Strong acting featured in Coach House comedy
|Andrew Cruse and Tess Burgler star in Coach House Theatre’s “The School for Wives.”|
|Photo courtesy of Coach House Theatre|
French playwright Jean-Baptiste Poquelin, known by his stage name Molière (1622-1673), took it upon himself to help the bride and groom when he wrote “The School for Wives.” Now, Coach House Theatre is staging this comedy through June 1.
The play is misnamed. The script is really a set of instructions for the husband. The script was translated from French by Richard Wilbur, a well-known and well-recognized American poet. If you listen to the dialogue carefully, you’ll realize Wilbur wrote the script in rhymed couplets. Every two lines must rhyme. This style is difficult to write and maintain an appropriate plot pace. The cast should be rewarded for learning these lines and making the humor work with this difficult rhyme scheme.
The plot is in the style of the French comedy. At intermission, someone commented the plot is similar to the style of the situation comedy. If that be true (and it is), Molière wrote some of the first situation comedies.
The story deals with Arnolphe (Andrew Cruse), who arranged to take custody of a young girl and placed her in a convent. She was to be kept free of all education and worldly activities until she was of a marriageable age and he would marry her. As the play opens, he has brought the girl, Anges (Tess Burgler), to his home and is making preparations for the marriage. Agnes discovers Horace (Joe Pine) and falls in love with him.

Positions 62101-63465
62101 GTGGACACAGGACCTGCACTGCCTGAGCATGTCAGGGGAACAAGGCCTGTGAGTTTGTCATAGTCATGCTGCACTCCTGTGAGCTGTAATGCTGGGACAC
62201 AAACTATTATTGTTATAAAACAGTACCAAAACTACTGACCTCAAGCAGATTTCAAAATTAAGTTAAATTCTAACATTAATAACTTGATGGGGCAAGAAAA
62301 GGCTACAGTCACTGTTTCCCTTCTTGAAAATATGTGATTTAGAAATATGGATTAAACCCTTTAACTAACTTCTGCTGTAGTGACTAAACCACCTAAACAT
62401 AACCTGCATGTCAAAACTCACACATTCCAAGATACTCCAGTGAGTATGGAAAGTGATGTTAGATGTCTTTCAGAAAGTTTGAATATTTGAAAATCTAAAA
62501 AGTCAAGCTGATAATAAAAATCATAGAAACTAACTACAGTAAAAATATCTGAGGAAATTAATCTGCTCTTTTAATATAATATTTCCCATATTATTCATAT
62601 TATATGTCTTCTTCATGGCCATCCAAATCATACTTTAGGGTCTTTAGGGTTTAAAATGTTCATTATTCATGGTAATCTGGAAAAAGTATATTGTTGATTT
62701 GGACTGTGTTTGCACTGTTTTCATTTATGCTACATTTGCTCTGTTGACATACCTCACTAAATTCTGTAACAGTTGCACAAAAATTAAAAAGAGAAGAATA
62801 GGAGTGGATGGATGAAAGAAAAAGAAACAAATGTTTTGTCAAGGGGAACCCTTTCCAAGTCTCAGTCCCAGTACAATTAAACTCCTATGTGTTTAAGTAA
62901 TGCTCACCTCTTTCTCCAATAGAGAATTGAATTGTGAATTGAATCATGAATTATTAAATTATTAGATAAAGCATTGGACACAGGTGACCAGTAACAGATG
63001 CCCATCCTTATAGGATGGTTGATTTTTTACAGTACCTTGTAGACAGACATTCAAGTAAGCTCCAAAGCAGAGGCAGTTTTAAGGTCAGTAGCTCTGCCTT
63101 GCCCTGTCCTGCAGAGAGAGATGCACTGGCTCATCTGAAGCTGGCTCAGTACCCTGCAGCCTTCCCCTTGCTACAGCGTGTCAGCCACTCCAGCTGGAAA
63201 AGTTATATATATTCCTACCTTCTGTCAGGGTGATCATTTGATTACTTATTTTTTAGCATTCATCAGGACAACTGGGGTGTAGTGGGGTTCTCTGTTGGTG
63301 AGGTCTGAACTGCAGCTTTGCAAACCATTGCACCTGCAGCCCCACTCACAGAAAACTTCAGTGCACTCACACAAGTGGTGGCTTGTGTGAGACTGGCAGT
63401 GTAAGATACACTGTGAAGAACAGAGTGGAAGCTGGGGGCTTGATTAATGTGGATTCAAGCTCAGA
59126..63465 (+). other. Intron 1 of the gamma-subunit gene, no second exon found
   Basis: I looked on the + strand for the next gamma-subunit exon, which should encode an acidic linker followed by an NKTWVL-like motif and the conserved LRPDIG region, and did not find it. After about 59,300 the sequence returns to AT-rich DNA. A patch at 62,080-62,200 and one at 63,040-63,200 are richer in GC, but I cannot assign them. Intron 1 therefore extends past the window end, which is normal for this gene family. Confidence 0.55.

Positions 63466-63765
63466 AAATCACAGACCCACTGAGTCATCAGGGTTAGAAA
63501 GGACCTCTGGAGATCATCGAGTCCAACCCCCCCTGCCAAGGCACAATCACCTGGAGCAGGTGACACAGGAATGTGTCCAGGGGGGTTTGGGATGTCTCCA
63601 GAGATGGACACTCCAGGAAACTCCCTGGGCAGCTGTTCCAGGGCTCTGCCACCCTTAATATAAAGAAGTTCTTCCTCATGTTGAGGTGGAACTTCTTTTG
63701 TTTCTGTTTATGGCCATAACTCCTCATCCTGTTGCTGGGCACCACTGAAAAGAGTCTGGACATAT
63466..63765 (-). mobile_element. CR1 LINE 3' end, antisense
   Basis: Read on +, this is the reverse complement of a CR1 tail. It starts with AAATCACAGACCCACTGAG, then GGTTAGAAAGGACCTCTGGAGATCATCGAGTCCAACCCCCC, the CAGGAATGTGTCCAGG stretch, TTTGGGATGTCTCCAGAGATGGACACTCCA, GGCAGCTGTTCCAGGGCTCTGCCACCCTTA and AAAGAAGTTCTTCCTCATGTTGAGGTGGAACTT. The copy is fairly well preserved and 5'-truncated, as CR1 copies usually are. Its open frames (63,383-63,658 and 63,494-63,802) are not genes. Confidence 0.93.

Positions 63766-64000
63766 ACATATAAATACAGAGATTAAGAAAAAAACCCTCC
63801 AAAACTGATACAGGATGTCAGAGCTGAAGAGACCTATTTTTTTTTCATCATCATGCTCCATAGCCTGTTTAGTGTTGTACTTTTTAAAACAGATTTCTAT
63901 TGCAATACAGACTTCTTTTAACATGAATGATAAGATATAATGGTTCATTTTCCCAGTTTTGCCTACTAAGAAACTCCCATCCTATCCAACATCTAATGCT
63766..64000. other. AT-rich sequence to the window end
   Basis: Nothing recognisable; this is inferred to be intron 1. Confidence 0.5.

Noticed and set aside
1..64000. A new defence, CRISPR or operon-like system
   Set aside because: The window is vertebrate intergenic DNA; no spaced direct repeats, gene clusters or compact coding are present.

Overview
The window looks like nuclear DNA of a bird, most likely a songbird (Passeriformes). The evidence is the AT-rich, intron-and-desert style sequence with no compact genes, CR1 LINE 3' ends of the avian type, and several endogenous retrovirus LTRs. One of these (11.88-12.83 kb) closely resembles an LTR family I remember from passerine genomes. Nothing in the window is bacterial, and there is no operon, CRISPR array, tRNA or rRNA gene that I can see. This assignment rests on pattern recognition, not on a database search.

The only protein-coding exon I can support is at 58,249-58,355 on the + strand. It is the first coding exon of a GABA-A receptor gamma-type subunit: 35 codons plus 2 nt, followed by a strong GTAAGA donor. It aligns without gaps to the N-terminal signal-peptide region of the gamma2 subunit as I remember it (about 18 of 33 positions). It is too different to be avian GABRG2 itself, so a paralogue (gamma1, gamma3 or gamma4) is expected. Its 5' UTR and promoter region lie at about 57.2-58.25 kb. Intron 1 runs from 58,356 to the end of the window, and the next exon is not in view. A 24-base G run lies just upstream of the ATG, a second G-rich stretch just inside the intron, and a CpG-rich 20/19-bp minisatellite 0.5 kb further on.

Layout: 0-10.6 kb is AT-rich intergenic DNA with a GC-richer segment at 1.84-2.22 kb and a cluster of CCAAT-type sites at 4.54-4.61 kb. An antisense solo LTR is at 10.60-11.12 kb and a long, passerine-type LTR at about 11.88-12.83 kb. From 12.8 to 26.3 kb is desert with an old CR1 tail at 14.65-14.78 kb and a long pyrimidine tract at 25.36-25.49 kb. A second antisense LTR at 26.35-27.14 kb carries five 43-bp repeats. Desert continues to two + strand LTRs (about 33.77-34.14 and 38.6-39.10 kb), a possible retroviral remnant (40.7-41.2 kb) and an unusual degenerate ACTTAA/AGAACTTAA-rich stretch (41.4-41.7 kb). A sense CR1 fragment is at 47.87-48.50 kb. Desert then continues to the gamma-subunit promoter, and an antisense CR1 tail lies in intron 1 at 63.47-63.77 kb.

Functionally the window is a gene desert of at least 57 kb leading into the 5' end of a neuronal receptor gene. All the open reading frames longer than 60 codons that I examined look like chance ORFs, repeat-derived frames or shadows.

Horace needs someone to confide in and he chooses Arnolphe — a bad choice that echoes Lucy and Ethel and other sitcom favorites.
Director Terry Burgler kept the action moving at a bright pace. He had his performers break the fourth wall and talk directly to the audience, without detriment to the performance. Keep in mind, this play originally was presented to King Louis XIII and his court. I attempt to imagine the king’s reaction to having the performers speak directly to him about marriage, fidelity, infidelity and what to look for in a wife.
Cruse is excellent as the lecherous Arnolphe. He glories in his dishonesty as he attempts to win Agnes’ favor. He displays great frustration at having invested a good deal of time and money to educate a woman to be his wife.
Ryan Zarecki (Chrysalde) and his wife, Katie Zarecki (Georgette), are in the cast and will be welcome additions to the Akron theater scene. He is spectacular as Chrysalde and can speak a line faster than anyone I’ve heard in a long time. Katie, as Georgette, a servant, is excellent in physical comedy and line delivery.
Pine underscored, again, what a good actor he is. He played his slapstick bits with good humor. Pine wore one of the several new wigs the company purchased. He played the wig as if it were another character (or a living prop).
Unfortunately, Tess Burgler doesn’t get enough stage time. She plays her laugh lines and earns good, strong laughs. It’s simply that we don’t see her on the stage enough. The blame for this must go to the playwright.
Jonathan Fletcher and Kelly Johnson designed and built some of the most exotic costumes to cross the Coach House stage in a long, long time. The men’s costumes are perfect for the restoration period.
For ticket information, call 330-434-7741.
David Ritchey has a Ph.D. in communications and is a professor of communications at The University of Akron. He is a member of the American Theatre Critics Association.
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